OGALLALA - Santa Claus had no issues traveling through winter conditions in Nebraska on Christmas Eve, but conditions could be another story for post-holiday travelers.

"Santa is an old pro at getting through blizzards with Rudolph's red nose to light the way, so no worries there," WeatherEye Meteorologist Mike Karow said. "Egg nog is a nice calorie-rich drink after burning lots of calories shoveling snow."

A blizzard warning is in effect until Wednesday morning for all of western and central Nebraska. The warning includes Banner, Kimball, Cheyenne, Deuel, Garden, Sedgwick and East Laramie Counties.

"Right now the most likely areas that will see blizzard/whiteout conditions are from Sheridan, Garden, and Deuel Counties and points off to the east, where blizzard warnings start up at 5 p.m. Monday evening," WeatherEye Meteorologist Mike Karow said. 

Morrill, Box Butte, Dawes, and Sioux Counties are in a winter storm warning until 5 a.m. Wednesday. Scotts Bluff, South Sioux County and Goshen County were placed into a winter weather advisory.

Karow said snow started falling east of a line from Oshkosh to Gordon Christmas morning. He says the swath of snow will gradually build from east to west through the course of Monday afternoon.

According to the National Weather Service office in North Platte, snow will increase in coverage and intensity, especially across north central Nebraska where snowfall rates could reach one to two inches per hour in Valentine. Ainsworth, Butte and O'Neill.

"Conditions go downhill as far as snow accumulation and blowing snow, especially after sunset for this evening," Karow said. "We're expecting around two to four inches Monday night, with maybe another inch or two of snow on Tuesday. However, the heaviest snow amounts, in the 12"+ range look to target north central Nebraska in places like Broken Bow up through Ainsworth. For us in the southern Panhandle, I think we'll stick closer to total amounts in the three- to six-inch range."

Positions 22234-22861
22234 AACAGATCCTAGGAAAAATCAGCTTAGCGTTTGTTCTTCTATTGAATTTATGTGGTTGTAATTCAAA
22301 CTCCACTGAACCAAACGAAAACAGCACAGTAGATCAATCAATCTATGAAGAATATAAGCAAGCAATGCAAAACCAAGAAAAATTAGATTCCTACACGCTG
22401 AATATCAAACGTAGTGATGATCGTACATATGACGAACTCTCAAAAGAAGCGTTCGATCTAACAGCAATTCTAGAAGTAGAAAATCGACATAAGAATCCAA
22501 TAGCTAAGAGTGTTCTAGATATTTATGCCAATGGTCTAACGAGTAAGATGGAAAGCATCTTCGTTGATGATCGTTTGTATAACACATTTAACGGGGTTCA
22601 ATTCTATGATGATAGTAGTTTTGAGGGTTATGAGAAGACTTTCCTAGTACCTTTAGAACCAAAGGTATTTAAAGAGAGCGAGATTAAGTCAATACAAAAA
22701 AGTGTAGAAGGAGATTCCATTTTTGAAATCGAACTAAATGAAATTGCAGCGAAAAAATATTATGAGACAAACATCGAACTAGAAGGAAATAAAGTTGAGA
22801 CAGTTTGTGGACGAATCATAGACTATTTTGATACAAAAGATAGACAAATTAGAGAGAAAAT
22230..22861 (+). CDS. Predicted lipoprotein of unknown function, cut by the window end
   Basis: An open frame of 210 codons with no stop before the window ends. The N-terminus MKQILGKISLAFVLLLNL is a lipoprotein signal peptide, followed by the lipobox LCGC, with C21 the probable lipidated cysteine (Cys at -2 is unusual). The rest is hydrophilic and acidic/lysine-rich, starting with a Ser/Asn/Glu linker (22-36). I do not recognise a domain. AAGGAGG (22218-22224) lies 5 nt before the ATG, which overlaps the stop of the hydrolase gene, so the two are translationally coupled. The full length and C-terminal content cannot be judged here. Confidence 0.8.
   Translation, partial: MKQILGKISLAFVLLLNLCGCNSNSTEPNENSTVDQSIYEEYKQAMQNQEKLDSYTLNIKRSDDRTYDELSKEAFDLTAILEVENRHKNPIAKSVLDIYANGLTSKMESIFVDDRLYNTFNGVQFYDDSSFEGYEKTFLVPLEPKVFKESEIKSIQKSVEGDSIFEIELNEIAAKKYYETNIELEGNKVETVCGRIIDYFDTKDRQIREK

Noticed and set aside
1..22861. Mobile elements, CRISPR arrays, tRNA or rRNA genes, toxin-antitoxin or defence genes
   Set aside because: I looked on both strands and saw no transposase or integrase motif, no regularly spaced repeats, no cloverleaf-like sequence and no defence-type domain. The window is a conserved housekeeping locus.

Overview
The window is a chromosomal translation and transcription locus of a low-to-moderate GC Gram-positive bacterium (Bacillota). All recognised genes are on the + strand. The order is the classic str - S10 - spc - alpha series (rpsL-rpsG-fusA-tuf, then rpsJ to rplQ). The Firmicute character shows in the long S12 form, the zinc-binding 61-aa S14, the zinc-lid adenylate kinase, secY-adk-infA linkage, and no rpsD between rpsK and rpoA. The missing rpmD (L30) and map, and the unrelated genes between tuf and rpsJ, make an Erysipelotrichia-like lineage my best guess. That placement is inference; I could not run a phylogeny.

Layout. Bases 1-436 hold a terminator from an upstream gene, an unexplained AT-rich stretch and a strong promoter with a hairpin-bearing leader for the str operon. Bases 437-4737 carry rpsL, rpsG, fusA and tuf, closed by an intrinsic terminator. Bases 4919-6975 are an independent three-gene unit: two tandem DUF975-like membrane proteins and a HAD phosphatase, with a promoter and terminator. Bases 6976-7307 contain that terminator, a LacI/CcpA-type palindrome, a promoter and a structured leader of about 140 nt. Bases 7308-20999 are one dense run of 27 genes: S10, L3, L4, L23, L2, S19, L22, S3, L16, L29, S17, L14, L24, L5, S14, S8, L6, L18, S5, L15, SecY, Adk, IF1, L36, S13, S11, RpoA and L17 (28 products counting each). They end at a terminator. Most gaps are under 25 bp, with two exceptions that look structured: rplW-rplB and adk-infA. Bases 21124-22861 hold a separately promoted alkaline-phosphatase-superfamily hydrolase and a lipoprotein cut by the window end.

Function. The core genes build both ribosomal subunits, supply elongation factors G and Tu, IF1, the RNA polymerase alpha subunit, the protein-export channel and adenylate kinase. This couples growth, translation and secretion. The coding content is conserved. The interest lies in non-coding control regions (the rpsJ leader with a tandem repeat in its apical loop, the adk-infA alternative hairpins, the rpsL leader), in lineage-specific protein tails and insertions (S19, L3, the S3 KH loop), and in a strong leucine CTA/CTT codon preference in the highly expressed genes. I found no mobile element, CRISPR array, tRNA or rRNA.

While snow and blowing snow will be the main factors for central and western Nebraska, freezing rain accumulation will threaten Christmas celebrations near the Iowa-Nebraska border.

Sustained strong northwest winds, with wind gusts at 45-55 mph, will reduce visibility to a quarter-mile or less. The gusty winds will also create blowing and drifting snow. Karow says winds remain strong on Tuesday, at 30-40 mph with higher gusts, so blowing snow and the possibility of whiteout conditions carry into much of the day Tuesday. On Wednesday, winds will gradually decrease to 15-25 mph and any snow showers should be done by then.

"Winds will be strongest for pretty much the entire west half of Nebraska," Karow said. "Winds will be 30-40 mph sustained with gusts into the 50 mph range from late Monday afternoon through Tuesday evening."

According to the weather service, travel conditions will become dangerous to impossible throughout the day Monday due to snow-covered roads and whiteout conditions. 

"Travel, especially Monday night and Tuesday, in the open country could become hazardous to near impossible with the whiteout conditions due to the strong winds and blowing snow," Karow said.

Karow says the safest bet would be to hunker down for an extra day after Christmas, if you can. He says with winds not nearly as strong on Wednesday, conditions should be a little better for travel.

By Thursday, Friday and into the weekend, things are looking much nicer, according to Karow. He says the area will even do a good deal of melting of the new snow. High temperatures each day reach up into the 40s, with a good deal of sunshine.

 

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ROAD CONDITIONS